As children with learning disabilities (LD) are increasingly served in general education classrooms, where response to intervention models (RTI) have become pervasive, better understanding classroom learning environments that support or do not support children with LD has the potential to improve their outcomes and reduce referrals to special education. Building on two large and unique data bases, the proposed project has three specific and inter-related aims. First, we will use a large data set that includes over 4000 children in first through fifth grade to examine instruction, teacher, and peer effects. These children participated in the NICHD funded studies on Individualizing Student Instruction in Reading (ISI, Connor, Morrison, Fishman, Schatschneider, &Undenwood, 2007) and so there are videotaped classroom observations (three per classroom ~ fall, winter, &spring) and an extensive battery of assessments including reading comprehension, decoding, phonological awareness, oral language, writing, executive functions, mathematics, and motivation. In addition, there are longitudinal data for approximately 425 children from 1st through 3rd grade and a smaller sample who were followed through 5th grade. Second, we will draw on the extensive Florida Progress Monitoring Reporting Network (PMRN) data base to follow these 4000 children through their transition to middle and high school. Third, we will conduct two experimental studies, recruiting the ISI students who will be in middle school and high school at the time ofthe experiments to better understand the mechanisms underlying reading comprehension and LD that may be related reciprocally to the classroom environment. These include enacted representation, motivation, stress, and anxiety. Broadly implemented, the results ofthe proposed studies have the potential to improve general education classrooms for children with LD and their classmates, to explicate the transition to middle and high school for children with LD and the aspects of elementary schooling that ease or interfer with these transitions, and to improve reading comprehension instruction by identifying potential mechanisms for intervention.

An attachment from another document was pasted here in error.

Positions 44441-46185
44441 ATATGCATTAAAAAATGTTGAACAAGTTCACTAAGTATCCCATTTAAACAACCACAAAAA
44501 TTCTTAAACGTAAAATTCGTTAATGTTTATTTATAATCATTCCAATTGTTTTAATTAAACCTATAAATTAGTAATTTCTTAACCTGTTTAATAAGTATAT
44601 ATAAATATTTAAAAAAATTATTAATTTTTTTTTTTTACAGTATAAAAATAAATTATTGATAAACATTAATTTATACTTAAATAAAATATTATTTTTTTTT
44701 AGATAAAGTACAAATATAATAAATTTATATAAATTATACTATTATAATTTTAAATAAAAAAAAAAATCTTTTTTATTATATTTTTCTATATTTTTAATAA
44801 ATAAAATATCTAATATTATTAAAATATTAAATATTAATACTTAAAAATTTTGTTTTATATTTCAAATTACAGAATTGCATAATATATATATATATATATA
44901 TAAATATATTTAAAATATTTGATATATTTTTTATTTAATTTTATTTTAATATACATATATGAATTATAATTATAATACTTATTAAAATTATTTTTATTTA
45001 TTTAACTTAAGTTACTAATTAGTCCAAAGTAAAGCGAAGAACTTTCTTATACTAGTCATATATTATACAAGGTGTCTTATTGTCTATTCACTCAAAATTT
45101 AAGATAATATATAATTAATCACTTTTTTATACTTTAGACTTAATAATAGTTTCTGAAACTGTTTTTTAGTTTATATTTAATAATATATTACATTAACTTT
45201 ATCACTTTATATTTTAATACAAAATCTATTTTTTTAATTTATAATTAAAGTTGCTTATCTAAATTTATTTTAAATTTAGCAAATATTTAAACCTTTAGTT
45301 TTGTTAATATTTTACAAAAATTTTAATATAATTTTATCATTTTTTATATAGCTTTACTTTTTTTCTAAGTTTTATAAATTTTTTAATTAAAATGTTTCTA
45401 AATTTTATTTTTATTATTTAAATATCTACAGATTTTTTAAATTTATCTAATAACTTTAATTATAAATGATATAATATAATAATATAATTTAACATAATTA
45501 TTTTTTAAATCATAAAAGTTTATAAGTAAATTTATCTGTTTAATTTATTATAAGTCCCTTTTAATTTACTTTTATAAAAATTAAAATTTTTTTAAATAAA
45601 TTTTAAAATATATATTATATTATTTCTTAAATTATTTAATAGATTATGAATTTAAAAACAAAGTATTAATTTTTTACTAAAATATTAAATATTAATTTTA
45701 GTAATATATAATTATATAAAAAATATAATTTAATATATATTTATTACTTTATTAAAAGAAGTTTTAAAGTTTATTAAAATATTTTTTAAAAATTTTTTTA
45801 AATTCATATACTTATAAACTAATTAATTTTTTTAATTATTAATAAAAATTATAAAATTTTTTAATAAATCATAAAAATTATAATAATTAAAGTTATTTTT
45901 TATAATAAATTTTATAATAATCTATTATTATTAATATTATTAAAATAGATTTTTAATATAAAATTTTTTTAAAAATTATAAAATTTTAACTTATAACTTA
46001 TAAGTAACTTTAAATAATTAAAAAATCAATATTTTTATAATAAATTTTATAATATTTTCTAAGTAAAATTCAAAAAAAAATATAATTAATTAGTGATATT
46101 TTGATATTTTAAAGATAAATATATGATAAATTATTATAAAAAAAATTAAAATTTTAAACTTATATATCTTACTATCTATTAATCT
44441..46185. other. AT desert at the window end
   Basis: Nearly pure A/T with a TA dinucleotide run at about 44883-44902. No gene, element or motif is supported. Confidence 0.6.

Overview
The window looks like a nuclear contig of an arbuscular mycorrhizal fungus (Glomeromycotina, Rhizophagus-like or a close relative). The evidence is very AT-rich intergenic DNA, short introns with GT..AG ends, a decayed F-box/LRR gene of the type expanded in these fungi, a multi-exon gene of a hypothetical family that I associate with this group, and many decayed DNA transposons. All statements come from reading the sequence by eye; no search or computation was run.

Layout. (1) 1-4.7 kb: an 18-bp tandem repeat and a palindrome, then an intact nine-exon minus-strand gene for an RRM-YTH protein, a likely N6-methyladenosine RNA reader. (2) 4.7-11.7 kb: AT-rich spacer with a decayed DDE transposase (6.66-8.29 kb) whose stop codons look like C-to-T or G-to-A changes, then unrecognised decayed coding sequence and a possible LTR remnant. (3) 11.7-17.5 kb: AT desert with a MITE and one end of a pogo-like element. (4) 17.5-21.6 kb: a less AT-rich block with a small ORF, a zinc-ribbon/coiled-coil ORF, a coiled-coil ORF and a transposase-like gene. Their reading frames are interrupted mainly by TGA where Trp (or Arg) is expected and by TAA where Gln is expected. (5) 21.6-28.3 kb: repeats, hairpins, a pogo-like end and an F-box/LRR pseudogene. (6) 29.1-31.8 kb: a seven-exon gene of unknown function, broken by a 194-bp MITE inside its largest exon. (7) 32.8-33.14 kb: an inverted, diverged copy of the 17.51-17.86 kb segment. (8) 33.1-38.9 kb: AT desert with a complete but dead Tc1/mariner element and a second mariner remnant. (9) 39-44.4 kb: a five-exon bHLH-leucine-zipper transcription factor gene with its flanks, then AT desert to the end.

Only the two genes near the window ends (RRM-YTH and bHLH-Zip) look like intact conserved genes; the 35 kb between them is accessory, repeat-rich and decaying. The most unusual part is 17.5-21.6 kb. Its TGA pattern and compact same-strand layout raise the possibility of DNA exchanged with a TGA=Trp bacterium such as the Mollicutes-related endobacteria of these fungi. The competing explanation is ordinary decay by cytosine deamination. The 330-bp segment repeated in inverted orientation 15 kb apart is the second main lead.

Public Health Relevance

The proposed study examines the first through fifth grade classroom learning environment for children with learning disabilities, who face serious and life-long challenges including limited academic achievement that impacts later life success, with the goal of improving the educational support these children receive during their early schooling careers.

National Institute of Health (NIH)
Eunice Kennedy Shriver National Institute of Child Health & Human Development (NICHD)
Specialized Center (P50)
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Special Emphasis Panel (ZHD1-DSR-H)
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Florida State University
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Quinn, Jamie M; Wagner, Richard K (2015) Gender Differences in Reading Impairment and in the Identification of Impaired Readers: Results From a Large-Scale Study of At-Risk Readers. J Learn Disabil 48:433-45
Quinn, Jamie M; Wagner, Richard K; Petscher, Yaacov et al. (2015) Developmental relations between vocabulary knowledge and reading comprehension: a latent change score modeling study. Child Dev 86:159-75
Wagner, Richard K; Herrera, Sarah K; Spencer, Mercedes et al. (2015) Reconsidering the simple view of reading in an intriguing case of equivalent models: commentary on Tunmer and Chapman (2012). J Learn Disabil 48:115-9
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Kim, Young-Suk; Al Otaiba, Stephanie; Puranik, Cynthia et al. (2014) The contributions of vocabulary and letter writing automaticity to word reading and spelling for kindergartners. Read Writ 27:237-253
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Wanzek, Jeanne; Roberts, Greg; Al Otaiba, Stephanie et al. (2014) The Relationship of Print Reading in Tier I Instruction and Reading Achievement for Kindergarten Students At-Risk for Reading Difficulties. Learn Disabil Q 37:148-160

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